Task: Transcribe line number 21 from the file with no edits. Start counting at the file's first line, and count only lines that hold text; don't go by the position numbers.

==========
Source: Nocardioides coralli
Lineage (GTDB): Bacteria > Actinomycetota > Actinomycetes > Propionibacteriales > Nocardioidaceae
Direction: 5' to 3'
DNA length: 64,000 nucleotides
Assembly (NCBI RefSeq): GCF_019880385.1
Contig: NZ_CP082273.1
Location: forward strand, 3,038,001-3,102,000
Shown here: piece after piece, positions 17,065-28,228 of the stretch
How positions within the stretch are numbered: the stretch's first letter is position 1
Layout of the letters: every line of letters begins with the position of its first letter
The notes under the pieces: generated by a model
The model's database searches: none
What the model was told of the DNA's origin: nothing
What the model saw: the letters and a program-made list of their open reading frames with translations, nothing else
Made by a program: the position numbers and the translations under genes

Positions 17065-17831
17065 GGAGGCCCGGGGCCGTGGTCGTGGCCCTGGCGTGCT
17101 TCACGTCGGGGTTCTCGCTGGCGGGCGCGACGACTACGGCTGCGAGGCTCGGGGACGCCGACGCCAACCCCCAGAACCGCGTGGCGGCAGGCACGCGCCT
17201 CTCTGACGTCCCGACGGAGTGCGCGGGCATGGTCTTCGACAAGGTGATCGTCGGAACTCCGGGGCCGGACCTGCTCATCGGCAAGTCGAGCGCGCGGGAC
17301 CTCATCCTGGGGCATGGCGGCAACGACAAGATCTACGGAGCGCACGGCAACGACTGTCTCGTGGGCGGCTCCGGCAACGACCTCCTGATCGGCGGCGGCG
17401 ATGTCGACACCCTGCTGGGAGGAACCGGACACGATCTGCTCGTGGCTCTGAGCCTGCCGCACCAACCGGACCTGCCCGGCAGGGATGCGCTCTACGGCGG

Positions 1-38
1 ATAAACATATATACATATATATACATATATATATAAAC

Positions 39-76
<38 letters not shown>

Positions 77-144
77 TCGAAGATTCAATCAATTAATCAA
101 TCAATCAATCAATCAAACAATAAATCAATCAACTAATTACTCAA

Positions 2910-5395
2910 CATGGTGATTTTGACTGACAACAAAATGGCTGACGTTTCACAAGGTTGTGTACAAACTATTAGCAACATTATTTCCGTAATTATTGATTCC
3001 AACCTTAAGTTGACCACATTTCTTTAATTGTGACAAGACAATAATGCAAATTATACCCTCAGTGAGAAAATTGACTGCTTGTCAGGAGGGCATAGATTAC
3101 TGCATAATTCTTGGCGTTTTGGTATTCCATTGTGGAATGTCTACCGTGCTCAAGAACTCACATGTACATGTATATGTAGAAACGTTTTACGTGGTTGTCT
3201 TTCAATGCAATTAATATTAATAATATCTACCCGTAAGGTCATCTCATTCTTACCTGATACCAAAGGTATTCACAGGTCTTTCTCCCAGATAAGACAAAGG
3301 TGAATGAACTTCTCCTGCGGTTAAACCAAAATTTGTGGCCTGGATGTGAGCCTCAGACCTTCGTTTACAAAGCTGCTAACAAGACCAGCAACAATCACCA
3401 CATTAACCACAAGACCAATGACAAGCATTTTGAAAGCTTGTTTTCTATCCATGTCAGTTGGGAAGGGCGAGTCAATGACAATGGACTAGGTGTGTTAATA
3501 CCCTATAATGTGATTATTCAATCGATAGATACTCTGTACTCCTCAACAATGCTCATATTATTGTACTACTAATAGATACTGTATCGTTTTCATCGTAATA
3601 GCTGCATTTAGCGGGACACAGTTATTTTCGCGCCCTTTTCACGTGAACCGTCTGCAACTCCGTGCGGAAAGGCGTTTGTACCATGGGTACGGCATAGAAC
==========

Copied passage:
17401 ATGTCGACACCCTGCTGGGAGGAACCGGACACGATCTGCTCGTGGCTCTGAGCCTGCCGCACCAACCGGACCTGCCCGGCAGGGATGCGCTCTACGGCGG